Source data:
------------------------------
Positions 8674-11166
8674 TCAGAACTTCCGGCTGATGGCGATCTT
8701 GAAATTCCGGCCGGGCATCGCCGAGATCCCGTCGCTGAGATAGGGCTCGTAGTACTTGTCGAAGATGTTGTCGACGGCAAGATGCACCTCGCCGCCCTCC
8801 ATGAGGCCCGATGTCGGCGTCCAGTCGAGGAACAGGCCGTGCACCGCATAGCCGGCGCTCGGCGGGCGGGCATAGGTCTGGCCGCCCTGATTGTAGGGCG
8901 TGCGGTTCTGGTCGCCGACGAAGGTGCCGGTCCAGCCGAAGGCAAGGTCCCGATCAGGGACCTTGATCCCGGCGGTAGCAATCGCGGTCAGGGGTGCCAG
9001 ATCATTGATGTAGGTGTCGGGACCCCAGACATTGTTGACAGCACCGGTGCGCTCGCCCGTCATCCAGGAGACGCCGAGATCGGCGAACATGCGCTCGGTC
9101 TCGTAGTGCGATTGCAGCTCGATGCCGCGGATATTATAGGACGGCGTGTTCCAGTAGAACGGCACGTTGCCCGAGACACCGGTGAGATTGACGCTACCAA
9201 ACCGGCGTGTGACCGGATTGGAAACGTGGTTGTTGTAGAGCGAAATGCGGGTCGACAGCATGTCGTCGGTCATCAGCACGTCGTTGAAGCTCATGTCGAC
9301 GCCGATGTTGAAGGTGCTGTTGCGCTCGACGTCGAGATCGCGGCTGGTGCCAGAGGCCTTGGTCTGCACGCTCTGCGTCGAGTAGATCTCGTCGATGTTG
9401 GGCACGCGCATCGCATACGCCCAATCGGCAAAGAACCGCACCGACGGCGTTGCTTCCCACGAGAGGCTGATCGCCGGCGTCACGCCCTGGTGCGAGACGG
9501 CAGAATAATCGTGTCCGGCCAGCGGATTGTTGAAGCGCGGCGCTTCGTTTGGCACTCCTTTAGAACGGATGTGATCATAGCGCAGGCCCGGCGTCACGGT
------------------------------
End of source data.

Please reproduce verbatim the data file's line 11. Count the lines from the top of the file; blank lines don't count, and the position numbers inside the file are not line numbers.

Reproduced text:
9501 CAGAATAATCGTGTCCGGCCAGCGGATTGTTGAAGCGCGGCGCTTCGTTTGGCACTCCTTTAGAACGGATGTGATCATAGCGCAGGCCCGGCGTCACGGT